This page contains questions and answers for the second quiz in
*CS100: Principles of Computer Science*,
a course based on the book
*The Most Comples Machine*.

The answers given here are sample answers only. There is always some
variation in the answers that would receive full credit. The **Note**s
contain any extra comments I happen to have; they are not parts of the
answers.

**Question 1:** In each of the following circuits, label the output
wire of **each** logic gate as either ON or OFF.

**Answer:** Here is the circuit, with the output wires labeled:

**Question 2:** Draw the logic circuit corresponding to the Boolean algebra
expression:

(AandB)or((notC)and(AorB))

**Answer:**Here is the circuit, with wires labeled to show the
corresponding expression.

**Question 3:** Add the following two 16-bit binary numbers:

0 0 0 0 0 0 0 0 1 1 0 1 1 0 0 1 0 0 0 0 0 1 0 0 1 1 0 0 0 1 1 1 -------------------------------

**Answer:**
The sum is 0000011011010000.

**Question 4:** Shown below is a full adder circuit. Explain the purpose
of this circuit, and explain the purpose of each of its input and
output wires.

**Answer:** This circuit adds three one-bit binary numbers and
produces a two-bit binary number as an answer. The three bits that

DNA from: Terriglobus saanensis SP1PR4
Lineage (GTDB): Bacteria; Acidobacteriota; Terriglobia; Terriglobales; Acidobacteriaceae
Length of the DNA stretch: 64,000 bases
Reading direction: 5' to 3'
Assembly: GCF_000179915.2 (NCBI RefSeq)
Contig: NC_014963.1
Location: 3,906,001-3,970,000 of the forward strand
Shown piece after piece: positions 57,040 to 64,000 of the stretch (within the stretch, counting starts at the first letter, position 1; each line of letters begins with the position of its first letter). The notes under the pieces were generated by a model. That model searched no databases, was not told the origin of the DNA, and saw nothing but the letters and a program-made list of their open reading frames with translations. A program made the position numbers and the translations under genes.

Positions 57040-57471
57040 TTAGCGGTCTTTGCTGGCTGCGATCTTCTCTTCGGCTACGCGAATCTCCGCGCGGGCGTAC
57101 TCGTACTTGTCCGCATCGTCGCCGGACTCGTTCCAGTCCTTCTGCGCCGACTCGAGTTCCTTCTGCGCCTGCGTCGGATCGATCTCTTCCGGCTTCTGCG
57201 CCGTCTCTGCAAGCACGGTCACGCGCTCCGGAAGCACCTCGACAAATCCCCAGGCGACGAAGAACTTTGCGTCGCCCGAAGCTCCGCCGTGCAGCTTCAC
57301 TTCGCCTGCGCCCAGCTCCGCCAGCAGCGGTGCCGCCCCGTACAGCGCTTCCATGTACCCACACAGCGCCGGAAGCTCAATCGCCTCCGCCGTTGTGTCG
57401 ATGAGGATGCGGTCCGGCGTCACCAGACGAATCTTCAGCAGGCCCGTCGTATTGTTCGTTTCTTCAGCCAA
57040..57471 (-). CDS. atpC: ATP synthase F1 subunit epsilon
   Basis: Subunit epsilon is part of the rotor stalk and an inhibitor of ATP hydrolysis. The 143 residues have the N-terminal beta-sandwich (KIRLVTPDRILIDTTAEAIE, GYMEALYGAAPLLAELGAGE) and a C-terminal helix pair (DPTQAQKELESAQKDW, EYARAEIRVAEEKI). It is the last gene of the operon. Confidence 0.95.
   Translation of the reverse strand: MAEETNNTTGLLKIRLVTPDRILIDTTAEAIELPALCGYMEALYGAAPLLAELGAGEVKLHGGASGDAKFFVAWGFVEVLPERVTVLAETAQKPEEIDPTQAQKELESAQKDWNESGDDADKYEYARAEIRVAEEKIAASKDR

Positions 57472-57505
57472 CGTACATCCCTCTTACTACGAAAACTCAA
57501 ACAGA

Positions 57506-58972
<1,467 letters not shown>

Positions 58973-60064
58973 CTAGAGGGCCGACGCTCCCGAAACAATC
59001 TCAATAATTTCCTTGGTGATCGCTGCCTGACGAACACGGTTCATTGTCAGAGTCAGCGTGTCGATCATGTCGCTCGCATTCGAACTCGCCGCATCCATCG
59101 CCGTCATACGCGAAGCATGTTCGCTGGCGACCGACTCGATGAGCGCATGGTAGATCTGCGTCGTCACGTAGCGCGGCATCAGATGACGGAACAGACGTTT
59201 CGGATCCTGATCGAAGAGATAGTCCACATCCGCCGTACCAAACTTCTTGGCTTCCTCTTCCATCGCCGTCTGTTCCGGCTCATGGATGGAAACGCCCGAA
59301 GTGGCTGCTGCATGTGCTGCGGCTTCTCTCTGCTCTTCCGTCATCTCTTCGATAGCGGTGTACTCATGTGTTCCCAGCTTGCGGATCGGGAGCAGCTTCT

are to be added are input on the wires labeled A, B and Carry-in.
The two bits of the answer are output on the Sum wire and the Carry-out
wire. When multi-bit numbers are added, as in problem 3 above,
one adder circuit like this one is used to compute the sum of each
column in the problem. A and B represent the two bits in the column.
The Carry-in is a bit carried over from the column to the right,
and the Carry-out is then carried over to be added to the column
to the left.

**Question 5:** "If you can specify the desired output of a logic circuit
for each possible combination of inputs, then it is possible to
build a logic circuit that has that specified behavior."
Carefully explain how we know that this statement is true.

**Answer:** The specification of the circuit can be used
to make an "input/output table" that shows what the output of the
circuit should be for each possible combination of inputs. From this,
you can write down a Boolean algebra expression that describes the
circuit. Once you have that expression, it can be used as blueprint
for a circuit that has the specified behavior. The steps "input/output
table to Boolean expression to circuit" can be done mechanically,
without thought, so we know that they can always be done. (However,
this method will usually give a circuit that is much more complicated
than it has to be. Thinking is still good for something!)